EU Urges Spain to Talk to Catalans, Whose Leader Asks for EU Mediation

The leader of Catalonia says they don't want a 'traumatic' split shortly after the EU condemns violence during the referendum

Catalan President Carles Puigdemont, fourth left, stands with regional leaders during a demonstration called by pro-independence groups in Barcelona, October 2, 2017.
Angel Navarrete/Bloomberg

The EU executive urged Spain to talk to Catalan separatists on Monday, condemning violence but also calling for unity, a day after Spanish police beat people trying to vote in an independence referendum in Catalonia.

Edging into a minefield it has tried hard to avoid, despite a danger for stability in Spain and the eurozone, the European Commission issued a balanced statement that voiced trust in Spanish Prime Minister Mariano Rajoy's ability to manage this "internal matter" but also called for dialogue and reminded Madrid of a need to respect citizens' basic rights.

"We call on all relevant players to now move very swiftly from confrontation to dialogue. Violence can never be an instrument in politics," the Commission said in a statement read out by chief spokesman Margaritis Schinas, shortly before Catalan leader Carles Puigdemont asked for EU mediation with Madrid.

Independence supporters march during a demonstration in downtown Barcelona, October 2, 2017.
Felipe Dana/AP

Pressed by reporters, Schinas declined to say specifically that the EU was condemning Spanish police tactics, though it was their actions at polling stations on Sunday which mostly shocked fellow Europeans and generated public pressure that saw a number of other governments including Germany call for more dialogue.

Commission President Jean-Claude Juncker was to speak to Rajoy later on Monday after being in contact over the weekend, though the EU spokesman declined to say whether the Union would mediate in what would be an unusual step for Brussels to take within one of the bloc's own member states.

The Commission statement also supported Madrid's line that the vote, which Catalan leaders said recorded a huge result for independence, was "not legal" under Spain's constitution.

Catalan leader seeks EU mediation

Independence supporters march during a demonstration downtown Barcelona, October 2, 2017.
Felipe Dana/AP

Shortly afterwards, the leader of Catalonia called for international mediation to resolve the stand-off with Madrid. "It is not a domestic matter," Carles Puigdemont told a news conference later on Monday, disagreeing with the prime minister's characterization of the disagreement. "It's obvious that we need mediation."

Spanish riot police try to prevent people from reaching a voting site at a school assigned to be a polling station by the Catalan government in Barcelona, October 1, 2017.
Felipe Dana/AP

"We don't want a traumatic break," Puigdemont said. "We want a new understanding with the Spanish state."

He urged Rajoy to say whether he was in favor of mediation in talks over the region's future, which he said should be overseen by the EU. He added that he had received no indication that the EU could sponsor this mediating role, and said Brussels had been timid and lacked courage on the matter.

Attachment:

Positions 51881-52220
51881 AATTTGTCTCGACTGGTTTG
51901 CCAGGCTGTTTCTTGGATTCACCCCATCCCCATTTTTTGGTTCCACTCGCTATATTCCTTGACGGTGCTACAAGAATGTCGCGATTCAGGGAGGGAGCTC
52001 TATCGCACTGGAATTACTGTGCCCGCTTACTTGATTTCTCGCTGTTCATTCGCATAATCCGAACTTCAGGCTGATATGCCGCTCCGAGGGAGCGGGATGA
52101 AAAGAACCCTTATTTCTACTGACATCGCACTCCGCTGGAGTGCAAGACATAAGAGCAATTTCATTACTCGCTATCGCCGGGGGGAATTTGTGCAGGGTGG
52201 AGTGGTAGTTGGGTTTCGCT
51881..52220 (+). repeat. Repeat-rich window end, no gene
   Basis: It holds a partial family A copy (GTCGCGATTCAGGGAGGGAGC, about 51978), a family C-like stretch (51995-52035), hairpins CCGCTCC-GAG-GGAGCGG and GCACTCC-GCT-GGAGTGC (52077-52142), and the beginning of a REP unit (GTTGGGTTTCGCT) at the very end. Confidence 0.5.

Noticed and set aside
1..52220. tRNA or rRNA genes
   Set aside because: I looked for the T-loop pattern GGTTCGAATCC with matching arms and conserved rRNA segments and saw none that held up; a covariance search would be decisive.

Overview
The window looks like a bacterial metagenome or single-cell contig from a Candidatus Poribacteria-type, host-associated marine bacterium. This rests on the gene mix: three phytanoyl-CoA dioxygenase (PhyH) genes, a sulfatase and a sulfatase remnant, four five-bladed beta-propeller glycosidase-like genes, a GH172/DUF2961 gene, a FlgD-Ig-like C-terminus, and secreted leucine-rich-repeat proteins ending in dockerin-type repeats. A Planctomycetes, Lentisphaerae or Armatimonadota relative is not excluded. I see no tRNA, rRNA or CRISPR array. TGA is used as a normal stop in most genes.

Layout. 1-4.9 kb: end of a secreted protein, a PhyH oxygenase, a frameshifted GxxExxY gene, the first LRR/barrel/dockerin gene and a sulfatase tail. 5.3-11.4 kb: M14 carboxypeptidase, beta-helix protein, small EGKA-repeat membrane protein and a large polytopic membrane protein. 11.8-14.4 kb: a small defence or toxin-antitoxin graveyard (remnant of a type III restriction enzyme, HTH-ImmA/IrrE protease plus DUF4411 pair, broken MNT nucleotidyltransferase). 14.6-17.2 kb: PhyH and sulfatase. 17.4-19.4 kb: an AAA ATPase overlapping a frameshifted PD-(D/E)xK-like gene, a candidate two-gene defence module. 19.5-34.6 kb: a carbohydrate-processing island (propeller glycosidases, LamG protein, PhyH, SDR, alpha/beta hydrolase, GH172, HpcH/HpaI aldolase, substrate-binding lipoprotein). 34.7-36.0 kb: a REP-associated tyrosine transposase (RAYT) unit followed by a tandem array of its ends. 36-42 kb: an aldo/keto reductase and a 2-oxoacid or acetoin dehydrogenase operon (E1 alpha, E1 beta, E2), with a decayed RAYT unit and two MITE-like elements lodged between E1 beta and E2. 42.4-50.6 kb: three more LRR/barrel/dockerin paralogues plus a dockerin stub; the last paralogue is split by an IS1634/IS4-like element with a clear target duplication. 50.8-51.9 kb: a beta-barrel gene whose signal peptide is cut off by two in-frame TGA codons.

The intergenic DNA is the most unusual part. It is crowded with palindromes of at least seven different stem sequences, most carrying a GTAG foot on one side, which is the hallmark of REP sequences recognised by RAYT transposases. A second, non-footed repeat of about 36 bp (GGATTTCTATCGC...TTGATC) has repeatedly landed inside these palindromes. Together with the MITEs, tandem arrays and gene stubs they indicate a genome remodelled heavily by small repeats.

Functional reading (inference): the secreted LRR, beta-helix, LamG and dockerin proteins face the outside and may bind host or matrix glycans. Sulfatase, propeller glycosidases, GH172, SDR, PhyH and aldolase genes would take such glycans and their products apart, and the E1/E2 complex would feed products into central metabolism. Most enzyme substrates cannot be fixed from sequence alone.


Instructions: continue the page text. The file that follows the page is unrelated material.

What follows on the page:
A woman is taken away on a stretcher after getting hurt after civil guards cleared would-be voters in Sant Julia de Ramis, October 1, 2017.
Francisco Seco/AP

Brussels has in the past given little or no encouragement to separatist movements inside the European Union, whether those of the Catalans, Scots, Flemings or others. "These are times for unity and stability, not divisiveness and fragmentation," it said. Any breakaway state would have to leave the EU and re-apply to join, the statement also noted.

Even that could only happen if the split were amicable. This distinguishes Scotland, which held a referendum agreed with London in 2014, from Catalonia, where Spain's Constitutional Court has said the 1978 constitution forbids secession.

On Monday, Justice Minister Rafael Catala said Spain could use its constitutional power to suspend Catalan's existing autonomy if the regional parliament declared independence. "We will use the entire force of the law. Our obligation is to resolve problems and we'll do it, even though using certain measures might hurt," he said in a television interview.

Civil Guard officers armed with batons clash with members of the public outside a polling station used for the banned referendum, in Sant Julia de Ramis, Spain, on October 1, 2017.
Angel Navarrete/Bloomberg

Unease in Europe

For all the reluctance of other Europeans to be drawn into the dispute in public, there has been growing unease in Brussels about the way the conservative government in Madrid has handled the confrontation with Barcelona, reviving emotions rooted in 20th-century civil war and dictatorship.

As pictures of heavily armored Spanish police clubbing women on the ground stunned Europe on Sunday, the few governments that spoke out included those of Scotland, Slovenia, which emerged from the bloody collapse of Yugoslavia, and Belgium, where repeated rounds of devolution have averted a final split between French- and Dutch-speakers.

On Monday, Berlin joined the calls for dialogue, warning against a "spiral of escalation". Germany's BDI industrial federation warned that splitting the highly industrialized region from Spain would be very damaging for both sides.